FONTANA, Calif. — Tony Stewart was dominant Monday in winning his second straight NASCAR Nationwide Series race, holding off hard-charging Kyle Busch again.
Stewart beat Busch, his teammate in the Sprint Cup series, in a 1-2 Toyota sweep in the Nationwide opener at Daytona. He made it look a lot easier in the rain-postponed Stater Brothers 300 as he led 136 of 150 laps on the 2-mile Auto Club Speedway, formerly California Speedway.
It is the fourth victory for two-time Cup champion Stewart in what was previously known as the Busch Series, but his first at any track besides Daytona International Speedway.
"The car was awesome. I've got to hand it to my crew chief, Dave Rogers, and his guys," Stewart said. "They made this car real, real good and there were a lot of cars out there that weren't real good."
Both leaders were close to running out of gas at the end, but they made it as Stewart crossed the finish line 2.408 seconds — about half the final straightaway — ahead of Busch.
Stewart kept the 23-year-old Busch, his fellow Joe Gibbs Racing driver, from ending the California week leading all three of NASCAR's top series. Busch leads the standings in Sprint Cup and the truck series.
Busch has piled up eight straight finishes of first or second and no finish worse than eighth in his past 13 starts in NASCAR's second-tier series.
David Reutimann of Zephyrhills came in fourth.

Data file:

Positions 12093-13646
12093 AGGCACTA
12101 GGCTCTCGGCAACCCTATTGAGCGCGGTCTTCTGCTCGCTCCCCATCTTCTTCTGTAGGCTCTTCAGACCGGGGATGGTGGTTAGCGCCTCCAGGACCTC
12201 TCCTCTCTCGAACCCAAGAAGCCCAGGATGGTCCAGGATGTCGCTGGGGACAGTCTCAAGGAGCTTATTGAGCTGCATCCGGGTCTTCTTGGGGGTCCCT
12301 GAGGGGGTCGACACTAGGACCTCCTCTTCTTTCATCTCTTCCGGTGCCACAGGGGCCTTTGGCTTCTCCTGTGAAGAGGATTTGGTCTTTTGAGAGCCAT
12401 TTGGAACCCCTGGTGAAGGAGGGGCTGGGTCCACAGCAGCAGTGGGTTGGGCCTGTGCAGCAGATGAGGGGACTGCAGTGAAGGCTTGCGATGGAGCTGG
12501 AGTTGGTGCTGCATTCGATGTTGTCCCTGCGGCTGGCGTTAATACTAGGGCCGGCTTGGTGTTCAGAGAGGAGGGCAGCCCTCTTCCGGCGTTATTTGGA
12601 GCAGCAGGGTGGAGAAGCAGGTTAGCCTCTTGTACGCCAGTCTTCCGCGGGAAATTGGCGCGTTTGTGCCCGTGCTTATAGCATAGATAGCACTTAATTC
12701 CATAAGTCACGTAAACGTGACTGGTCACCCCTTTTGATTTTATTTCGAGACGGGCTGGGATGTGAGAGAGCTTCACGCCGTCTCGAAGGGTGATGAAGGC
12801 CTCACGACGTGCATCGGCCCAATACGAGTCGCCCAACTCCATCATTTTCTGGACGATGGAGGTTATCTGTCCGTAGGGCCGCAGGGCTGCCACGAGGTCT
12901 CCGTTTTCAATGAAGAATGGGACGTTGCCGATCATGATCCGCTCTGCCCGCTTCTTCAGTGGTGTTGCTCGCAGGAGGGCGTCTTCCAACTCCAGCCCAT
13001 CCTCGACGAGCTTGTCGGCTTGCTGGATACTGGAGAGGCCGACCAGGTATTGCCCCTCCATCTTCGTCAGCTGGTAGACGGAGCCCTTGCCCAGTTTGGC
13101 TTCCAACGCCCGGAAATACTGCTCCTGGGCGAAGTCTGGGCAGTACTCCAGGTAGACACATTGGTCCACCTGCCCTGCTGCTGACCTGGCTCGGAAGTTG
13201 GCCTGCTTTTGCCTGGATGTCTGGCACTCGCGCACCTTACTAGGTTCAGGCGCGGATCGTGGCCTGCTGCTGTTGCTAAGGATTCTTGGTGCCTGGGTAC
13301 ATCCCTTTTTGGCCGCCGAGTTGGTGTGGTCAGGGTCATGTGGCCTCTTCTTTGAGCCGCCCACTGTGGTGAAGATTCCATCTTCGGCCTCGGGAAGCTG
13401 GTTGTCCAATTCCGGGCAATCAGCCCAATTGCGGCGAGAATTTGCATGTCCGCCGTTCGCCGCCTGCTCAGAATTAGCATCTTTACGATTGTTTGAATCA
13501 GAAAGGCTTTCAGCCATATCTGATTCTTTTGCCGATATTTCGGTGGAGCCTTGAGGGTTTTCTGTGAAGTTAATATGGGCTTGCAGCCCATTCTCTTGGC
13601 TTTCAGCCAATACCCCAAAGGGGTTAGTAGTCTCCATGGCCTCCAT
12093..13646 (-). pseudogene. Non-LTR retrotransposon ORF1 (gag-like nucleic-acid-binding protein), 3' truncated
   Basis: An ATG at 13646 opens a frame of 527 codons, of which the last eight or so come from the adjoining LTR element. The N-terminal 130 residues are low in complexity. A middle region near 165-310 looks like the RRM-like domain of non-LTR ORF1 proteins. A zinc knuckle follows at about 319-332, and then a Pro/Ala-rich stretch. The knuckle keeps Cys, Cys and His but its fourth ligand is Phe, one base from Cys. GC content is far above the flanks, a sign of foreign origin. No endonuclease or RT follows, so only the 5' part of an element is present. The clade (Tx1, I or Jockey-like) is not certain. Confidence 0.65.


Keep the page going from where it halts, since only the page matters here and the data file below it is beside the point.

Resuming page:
NEWMAN'S OWN: A week after winning the Daytona 500, Ryan Newman finished 10th in the Auto Club 500 and dropped to second behind Busch in Sprint Cup points.
"The car was just okay," Newman said. "At times we were a seventh-place car and, at other times, we were a 15th-place car. If you average it out, I think we did a little bit better than we could have."
Tenth was exactly where Newman's Penske Racing Dodge was late Sunday when NASCAR postponed the conclusion of the race.
TOUGH SLEDDING: The Sprint Cup race was a learning experience for the ex-open-wheel contingent.
Juan Pablo Montoya, last year's top Cup rookie, threatened the top 10 late but finished 20th, while fellow former Indy car stars Dario Franchitti and Sam Hornish had considerably less success. Patrick Carpentier didn't even get a chance to make the race when qualifying was rained out Friday.
Franchitti never ran among the leaders and wound up two laps down in 32nd. Hornish got crashed out shortly after Sunday's rain-delayed start. He finished last in the 43-car field.
Franchitti viewed it as another stock car learning experience.
"I learned a lot," he said. "We went through a lot of different conditions between (Sunday and Monday) and I'm just getting used to driving the car and racing the cars as well."